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Georgia O'Keeffe


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Some found Taos an intellectual Eden, and others thought it a poor man's Europe, but for O'Keeffe it was a place of beguiling innocence, uniquely American in spirit and content. There she could be spiritually responsive to the earth.

D. H. Lawrence phrased it best in an unfinished play he started while residing in Taos in the 1920s:

“The white people still haven't got the rhythm of America, the perfect rhythm of American earth. The Indians have had it so long, maybe they're in danger of losing it. The new revelation will come when the white people, when some white Woman gets the perfect rhythm of the American earth.”

If the Indians intuitively fathomed the rhythms of the American earth, most Anglo artists were drawn to the Indians as indirect links in their own search for that same harmony. Painting Indian dances and recording the cadence of everyday Indian life satisfied most artists' longing for a connection with the truest essence of America. For O'Keeffe, however, this was not enough. Instead of painting the Indians themselves she chose to portray their symbols of spiritual connectedness to both the heavens and the earth - their kachina dolls. As she described them, these dolls had "a curious kind of live stillness" that revealed what she took to be the spiritual meaning of Pueblo culture.”

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An illustration of a Kachina by Georgia O’Keefe .

Kachina, is a Pueblo Indian word meaning spirit or life. Kachinas represent the spirit of the gods of nature such as clouds, sky, storms, and trees. They are seen as Gods who can help people. They also represent the spirits of ancestors who become clouds, bringing much-needed rain. They serve as entertainers and discipliners of children. Kachinas can grant good fortune, such as fertility, power, and long life. The dolls were created by both the Hopis and the Zuni Pueblo peoples. They are carved from wood and vary in size. The exceptional ones are carved from one piece of wood, although you will find some made of multiple parts.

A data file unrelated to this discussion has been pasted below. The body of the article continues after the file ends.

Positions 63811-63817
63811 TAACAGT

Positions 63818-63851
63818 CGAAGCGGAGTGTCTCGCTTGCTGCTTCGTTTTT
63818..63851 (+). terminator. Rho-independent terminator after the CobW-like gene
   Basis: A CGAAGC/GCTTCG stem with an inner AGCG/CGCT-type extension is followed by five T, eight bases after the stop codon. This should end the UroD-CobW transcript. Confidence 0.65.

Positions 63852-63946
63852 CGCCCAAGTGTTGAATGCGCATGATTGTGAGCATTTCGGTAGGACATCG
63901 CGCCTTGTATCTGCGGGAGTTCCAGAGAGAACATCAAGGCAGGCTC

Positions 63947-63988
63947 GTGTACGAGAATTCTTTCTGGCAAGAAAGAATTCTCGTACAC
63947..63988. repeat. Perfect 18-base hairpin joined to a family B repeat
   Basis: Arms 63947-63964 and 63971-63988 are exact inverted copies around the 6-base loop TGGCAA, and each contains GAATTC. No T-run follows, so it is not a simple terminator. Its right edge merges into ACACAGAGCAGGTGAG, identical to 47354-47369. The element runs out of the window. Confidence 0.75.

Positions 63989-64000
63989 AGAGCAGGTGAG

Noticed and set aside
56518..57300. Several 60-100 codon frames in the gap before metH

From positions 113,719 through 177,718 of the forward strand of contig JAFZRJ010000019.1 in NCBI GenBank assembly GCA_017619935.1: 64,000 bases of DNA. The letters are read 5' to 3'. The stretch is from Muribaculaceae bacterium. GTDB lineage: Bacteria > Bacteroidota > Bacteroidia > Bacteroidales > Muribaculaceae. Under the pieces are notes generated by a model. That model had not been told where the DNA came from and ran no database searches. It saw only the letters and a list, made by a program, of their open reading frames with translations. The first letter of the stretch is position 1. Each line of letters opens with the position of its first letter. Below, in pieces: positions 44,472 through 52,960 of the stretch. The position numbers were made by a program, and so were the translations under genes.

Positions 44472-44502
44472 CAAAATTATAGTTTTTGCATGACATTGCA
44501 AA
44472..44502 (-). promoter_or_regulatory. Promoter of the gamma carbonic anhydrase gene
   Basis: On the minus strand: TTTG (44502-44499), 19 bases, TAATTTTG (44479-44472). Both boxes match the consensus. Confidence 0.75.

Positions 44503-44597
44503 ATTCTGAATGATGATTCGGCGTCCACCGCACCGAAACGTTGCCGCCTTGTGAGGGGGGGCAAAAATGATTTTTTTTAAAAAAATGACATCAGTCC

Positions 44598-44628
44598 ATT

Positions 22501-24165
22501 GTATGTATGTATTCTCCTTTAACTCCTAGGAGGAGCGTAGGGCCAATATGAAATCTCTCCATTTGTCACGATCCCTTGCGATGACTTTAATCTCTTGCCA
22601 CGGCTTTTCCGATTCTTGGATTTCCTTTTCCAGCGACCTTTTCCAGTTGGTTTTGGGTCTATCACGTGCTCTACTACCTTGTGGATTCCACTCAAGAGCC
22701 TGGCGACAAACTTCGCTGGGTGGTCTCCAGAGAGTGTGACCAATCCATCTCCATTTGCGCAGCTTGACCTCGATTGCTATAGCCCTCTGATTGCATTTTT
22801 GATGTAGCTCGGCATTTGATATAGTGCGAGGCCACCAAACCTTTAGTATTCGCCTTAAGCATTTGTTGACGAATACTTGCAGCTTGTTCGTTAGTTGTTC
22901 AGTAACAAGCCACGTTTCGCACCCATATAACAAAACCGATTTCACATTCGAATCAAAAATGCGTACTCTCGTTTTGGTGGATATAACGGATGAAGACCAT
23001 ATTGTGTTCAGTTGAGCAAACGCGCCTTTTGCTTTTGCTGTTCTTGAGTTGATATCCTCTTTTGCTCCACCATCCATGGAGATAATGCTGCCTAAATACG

The Hopis have more than a hundred at any one time and they change. There are thirty frequently used kachinas for ceremonies. Some of the most popular are the god of the sky; Masao, the god of the earth, Kwanitaqa, the one-horned god and guardian of the Underworld; and Alosaka, the two-horned god of reproduction. There are also clowns, a runner, and many dance kachinas.

The Zuni also have a large number of kachinas they call "koko," or the spirits of men who come as ducks to bring rain and supervise hunts. The Hopis produce kachina dolls for the tourist and collector market, but Zuni kachina dolls, look different from Hopi dolls, are often carved from pine, are not as available for sale. There are a few young Zuni artists who are carrying on the tradition.

It is believed by the Zunis that some Zuni kachinas live in the mountains, but most are found at the bottom of the mythical Lake of the Dead in Listening Spring Lake at the junction of the Zuni and Little Colorado Rivers.

The Zunis toss offerings of food into the Lake, from where they are transported to the Lake of the Dead. The koko occasionally leave their lake village and visit humans in the form of clouds


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